Havana is the home of the street dog. They can be found most especially along the cobblestone walkways near the Plaza Vieja. The dogs, in a symbolic way, are the soul of Cuba, a living creature seeking companionship and a place to live in peace, a place to call home. The street dog is as much Havana as the 1959 Chevy.
One night on a recent five-day trip to Cuba with my two sons, we sat in the late hours in the patio not far from the Plaza de San Francisco with the ancient statue of St. Francis of Assisi just down the walkway. A smallish, dirty-white, short-haired dog, curled up under our feet. He did not beg for food; he did not lean in, hoping to be scratched about the ear. The dog simply wanted to be near and he stayed with us until we left for our hotel under the steamy light of street lamps in the early morning hours. As we walked in one direction and the dog in the other, I remembered an old lesson from elementary catechism: St. Francis was the patron saint of animals, believing that all creatures are our brothers.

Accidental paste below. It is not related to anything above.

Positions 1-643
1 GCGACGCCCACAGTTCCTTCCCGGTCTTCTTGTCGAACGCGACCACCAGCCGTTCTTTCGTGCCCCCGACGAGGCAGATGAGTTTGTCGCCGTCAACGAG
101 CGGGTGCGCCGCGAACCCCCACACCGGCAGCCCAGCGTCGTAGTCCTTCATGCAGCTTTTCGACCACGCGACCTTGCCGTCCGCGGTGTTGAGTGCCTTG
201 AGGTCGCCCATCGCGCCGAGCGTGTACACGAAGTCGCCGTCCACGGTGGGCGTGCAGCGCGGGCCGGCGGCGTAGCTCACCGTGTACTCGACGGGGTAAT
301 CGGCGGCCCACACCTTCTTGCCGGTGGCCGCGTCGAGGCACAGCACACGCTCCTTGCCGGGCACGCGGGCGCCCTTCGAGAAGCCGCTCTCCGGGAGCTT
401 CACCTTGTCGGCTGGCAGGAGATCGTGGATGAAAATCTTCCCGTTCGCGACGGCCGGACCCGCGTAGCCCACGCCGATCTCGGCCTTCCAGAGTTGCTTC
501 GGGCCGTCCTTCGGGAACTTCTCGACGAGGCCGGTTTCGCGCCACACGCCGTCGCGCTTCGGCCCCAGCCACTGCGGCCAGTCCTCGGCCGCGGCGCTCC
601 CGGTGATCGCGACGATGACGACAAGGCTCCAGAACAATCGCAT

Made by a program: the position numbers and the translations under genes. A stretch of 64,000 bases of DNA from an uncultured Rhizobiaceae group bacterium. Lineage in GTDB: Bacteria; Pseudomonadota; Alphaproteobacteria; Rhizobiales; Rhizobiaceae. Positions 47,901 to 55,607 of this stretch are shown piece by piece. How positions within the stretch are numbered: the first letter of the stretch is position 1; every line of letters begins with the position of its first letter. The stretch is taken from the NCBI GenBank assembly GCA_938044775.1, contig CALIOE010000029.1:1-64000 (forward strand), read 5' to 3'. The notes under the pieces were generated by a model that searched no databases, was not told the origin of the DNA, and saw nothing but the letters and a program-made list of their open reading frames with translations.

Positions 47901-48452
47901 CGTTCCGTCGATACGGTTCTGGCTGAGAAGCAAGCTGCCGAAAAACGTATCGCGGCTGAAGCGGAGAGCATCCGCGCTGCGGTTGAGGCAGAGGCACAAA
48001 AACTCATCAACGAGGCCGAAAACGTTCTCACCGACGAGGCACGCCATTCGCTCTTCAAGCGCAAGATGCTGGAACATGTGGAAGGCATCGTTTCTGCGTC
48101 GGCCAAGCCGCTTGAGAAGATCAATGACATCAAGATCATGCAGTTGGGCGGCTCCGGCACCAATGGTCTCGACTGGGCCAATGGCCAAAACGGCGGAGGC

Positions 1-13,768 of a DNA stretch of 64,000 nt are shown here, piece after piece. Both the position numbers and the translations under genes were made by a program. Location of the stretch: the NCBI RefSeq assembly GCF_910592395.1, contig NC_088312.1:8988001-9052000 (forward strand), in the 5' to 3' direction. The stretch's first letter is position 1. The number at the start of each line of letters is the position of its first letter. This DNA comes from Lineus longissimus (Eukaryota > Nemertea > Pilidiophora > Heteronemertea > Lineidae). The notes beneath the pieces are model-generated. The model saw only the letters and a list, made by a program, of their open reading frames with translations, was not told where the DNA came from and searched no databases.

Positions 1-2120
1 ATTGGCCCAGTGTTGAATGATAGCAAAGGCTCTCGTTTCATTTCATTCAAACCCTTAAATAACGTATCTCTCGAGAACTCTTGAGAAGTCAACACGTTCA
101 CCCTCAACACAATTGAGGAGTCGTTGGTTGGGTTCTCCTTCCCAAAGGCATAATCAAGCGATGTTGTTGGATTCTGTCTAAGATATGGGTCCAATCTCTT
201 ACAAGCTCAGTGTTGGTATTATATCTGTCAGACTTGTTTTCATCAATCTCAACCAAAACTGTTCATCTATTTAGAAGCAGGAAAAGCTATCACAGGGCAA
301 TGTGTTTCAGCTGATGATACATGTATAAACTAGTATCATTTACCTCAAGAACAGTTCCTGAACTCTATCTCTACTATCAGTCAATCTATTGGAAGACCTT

Cuba has changed and is changing. You see it everywhere. This beautiful country lost in time is both enchanting and exasperating, and as it stretches out from its isolation, shifting ever-so-slowly, it seeks hope, hope that something, someone will be its savior. Its people are proud of the revolutions—the three against Spain to gain its independence and even the one led by Fidel Castro against a right-wing, authoritarian government despite its lost idealism—and they are quick to find goodness in Che Guevara, the country’s omnipresent spirit. But the people are keenly aware the idealism born in these conflicts was never fully realized. Because of this Cuba is still reaching for something else, curling up under the feet of the world, waiting to be delivered to the rest of us.